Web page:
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Homework Help: Solve for modulus inequality.

  1. Aug 27, 2011 #1
    1. The problem statement, all variables and given/known data
    Solve [tex]\frac{|x^2-5x+4|}{|x^2-4|}\le1[/tex]

    2. Relevant equations

    3. The attempt at a solution

    [tex]|x^2-4|[/tex]will be positive always

    cross multiply and take 1 to other side of equation
    solve by taking LCM
    we get
    on solving we get

    [tex](x^2-5x+4)-(x^2-4)\le0[/tex] and [tex]-(x^2-5x+4)-(x^2-4)\le0[/tex]

    the other method I know is to square to remove the modulus function

    among these which method is correct?
    the second method becomes equation of degree 4 i.e.[tex]x^4....[/tex]

    please provide hints.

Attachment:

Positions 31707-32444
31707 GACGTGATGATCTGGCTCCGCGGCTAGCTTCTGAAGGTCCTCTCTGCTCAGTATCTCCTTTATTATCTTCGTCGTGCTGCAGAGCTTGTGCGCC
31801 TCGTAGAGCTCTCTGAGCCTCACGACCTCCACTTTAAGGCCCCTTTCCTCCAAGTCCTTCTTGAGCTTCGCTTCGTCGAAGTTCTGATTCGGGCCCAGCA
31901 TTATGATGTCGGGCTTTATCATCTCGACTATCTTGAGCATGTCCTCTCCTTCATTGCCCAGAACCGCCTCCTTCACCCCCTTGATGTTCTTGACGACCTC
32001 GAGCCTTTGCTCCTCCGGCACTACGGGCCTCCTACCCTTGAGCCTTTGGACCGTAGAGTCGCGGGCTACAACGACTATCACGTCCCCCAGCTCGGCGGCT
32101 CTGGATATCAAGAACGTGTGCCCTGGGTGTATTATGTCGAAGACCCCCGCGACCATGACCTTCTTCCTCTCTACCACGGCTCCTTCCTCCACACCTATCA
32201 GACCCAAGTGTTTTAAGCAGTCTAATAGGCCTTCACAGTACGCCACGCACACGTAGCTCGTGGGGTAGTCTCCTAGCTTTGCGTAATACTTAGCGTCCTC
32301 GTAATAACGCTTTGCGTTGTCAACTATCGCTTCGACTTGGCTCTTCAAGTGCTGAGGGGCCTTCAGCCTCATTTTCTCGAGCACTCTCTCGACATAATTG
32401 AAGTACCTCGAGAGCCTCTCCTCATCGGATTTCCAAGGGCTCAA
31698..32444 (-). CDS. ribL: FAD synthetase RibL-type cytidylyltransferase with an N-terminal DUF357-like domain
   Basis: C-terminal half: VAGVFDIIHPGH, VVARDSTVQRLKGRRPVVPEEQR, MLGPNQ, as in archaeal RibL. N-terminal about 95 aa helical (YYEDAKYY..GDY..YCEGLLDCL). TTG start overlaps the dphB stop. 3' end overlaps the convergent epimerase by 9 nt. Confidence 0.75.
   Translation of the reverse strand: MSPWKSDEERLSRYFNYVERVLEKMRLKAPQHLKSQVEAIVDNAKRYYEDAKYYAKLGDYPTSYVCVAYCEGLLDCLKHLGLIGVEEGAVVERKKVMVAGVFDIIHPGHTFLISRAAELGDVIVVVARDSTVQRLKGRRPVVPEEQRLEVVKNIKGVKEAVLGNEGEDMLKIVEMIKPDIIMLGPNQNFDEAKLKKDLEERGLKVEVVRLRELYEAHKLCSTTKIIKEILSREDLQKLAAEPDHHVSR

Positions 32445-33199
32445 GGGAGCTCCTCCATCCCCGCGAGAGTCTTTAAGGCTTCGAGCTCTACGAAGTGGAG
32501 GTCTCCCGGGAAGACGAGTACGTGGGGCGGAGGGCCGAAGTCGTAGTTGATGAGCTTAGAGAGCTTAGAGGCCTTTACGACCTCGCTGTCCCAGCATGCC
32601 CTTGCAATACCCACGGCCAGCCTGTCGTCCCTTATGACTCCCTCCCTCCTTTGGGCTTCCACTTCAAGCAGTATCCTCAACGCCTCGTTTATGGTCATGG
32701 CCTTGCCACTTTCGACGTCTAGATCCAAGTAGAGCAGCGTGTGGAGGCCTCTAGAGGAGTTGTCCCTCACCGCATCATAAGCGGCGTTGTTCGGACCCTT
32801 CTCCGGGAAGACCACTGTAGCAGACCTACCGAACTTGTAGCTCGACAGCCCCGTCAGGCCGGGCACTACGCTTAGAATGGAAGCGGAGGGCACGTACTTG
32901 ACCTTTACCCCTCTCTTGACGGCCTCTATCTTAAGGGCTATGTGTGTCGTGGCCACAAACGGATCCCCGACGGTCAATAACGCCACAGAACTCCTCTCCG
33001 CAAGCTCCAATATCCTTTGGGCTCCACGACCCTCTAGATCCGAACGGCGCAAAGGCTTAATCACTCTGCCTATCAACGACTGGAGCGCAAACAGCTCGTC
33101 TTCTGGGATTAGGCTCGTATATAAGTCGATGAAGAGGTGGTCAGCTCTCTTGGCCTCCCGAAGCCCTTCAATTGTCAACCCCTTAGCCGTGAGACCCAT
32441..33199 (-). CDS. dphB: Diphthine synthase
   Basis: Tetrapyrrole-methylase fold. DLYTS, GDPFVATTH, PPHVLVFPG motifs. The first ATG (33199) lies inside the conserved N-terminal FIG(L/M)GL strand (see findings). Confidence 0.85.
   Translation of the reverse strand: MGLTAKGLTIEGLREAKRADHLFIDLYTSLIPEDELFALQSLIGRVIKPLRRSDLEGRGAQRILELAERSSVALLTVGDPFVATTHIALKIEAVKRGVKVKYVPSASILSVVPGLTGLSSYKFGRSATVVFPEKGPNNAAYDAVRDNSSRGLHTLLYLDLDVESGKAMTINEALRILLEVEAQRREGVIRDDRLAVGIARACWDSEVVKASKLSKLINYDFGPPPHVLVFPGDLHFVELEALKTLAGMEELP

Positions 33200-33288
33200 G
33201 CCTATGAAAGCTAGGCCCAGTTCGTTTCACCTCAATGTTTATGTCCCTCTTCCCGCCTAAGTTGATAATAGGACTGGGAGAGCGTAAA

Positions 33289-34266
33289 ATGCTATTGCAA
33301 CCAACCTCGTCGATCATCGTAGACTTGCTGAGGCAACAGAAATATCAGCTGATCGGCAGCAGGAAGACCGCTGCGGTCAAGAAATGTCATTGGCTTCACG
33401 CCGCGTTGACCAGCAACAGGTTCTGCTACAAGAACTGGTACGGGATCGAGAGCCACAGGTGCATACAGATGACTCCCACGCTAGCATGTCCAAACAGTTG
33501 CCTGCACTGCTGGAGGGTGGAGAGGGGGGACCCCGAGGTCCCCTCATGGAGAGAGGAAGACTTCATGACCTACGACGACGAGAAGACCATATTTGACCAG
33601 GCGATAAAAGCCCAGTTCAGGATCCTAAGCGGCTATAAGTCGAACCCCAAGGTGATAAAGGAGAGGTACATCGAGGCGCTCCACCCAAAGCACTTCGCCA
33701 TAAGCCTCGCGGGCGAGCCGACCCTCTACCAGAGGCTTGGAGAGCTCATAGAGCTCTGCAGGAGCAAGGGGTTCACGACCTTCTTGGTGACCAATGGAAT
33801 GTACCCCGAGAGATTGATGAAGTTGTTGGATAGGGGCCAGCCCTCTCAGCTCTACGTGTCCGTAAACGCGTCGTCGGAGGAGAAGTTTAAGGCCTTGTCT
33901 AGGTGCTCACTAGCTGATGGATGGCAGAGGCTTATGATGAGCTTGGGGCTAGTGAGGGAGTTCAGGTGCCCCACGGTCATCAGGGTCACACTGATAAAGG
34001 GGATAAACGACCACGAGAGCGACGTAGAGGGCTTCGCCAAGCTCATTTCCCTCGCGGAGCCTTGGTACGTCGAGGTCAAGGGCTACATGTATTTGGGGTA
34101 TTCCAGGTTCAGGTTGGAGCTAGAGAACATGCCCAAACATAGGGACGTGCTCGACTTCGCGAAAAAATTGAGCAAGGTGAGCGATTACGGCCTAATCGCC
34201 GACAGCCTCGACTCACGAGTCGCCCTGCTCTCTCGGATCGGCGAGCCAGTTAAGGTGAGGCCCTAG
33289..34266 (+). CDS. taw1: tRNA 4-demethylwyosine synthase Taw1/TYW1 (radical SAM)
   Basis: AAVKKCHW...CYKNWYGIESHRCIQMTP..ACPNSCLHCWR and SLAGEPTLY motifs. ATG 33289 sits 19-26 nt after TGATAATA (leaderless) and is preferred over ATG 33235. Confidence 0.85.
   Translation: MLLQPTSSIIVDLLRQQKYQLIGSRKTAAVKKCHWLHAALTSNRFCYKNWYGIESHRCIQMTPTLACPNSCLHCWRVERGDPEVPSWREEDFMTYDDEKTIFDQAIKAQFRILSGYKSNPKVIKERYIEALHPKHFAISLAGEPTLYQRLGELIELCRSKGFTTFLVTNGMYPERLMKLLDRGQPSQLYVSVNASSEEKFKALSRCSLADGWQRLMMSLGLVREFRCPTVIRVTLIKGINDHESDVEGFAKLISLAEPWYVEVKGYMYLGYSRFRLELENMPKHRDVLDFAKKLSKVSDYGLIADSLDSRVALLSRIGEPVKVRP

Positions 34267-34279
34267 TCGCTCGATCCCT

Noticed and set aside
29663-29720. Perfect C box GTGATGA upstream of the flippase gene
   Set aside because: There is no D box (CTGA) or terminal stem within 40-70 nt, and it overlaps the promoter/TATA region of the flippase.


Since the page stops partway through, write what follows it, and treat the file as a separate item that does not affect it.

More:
2. jcsd
  3. Aug 28, 2011 #2


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    Homework Helper

    Actually for x=1, 'x2-4' is negative, but you can use the fact that |a|/|b| = |a/b| iff b≠0.

    Just use the fact that |X|<A ⇒ -A<X<A and then just take each inequality separately and take the union of the sets.
  4. Aug 28, 2011 #3


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    Homework Helper

    Do not omit the modulus of x^2-4. Your equation has to be: [tex]|x^2-5x+4|-|x^2-4|\le0[/tex]
    The other method (squaring both the numerator and the denominator) is OK.

  5. Aug 28, 2011 #4
    Thank you very much i got the answer:)
    is it easy to put random values before, between and after the zeros to check the sign
    or to make the sign table(attached)??

    Attached Files:

  6. Aug 28, 2011 #5


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    Science Advisor

    How did [itex]|x^2- 4|[/itex] suddenly become [itex]x^2- 4[/itex]?

  7. Aug 29, 2011 #6
    as it is in modulus it will be positive for any real value of x

    if i am wrong please explain me?
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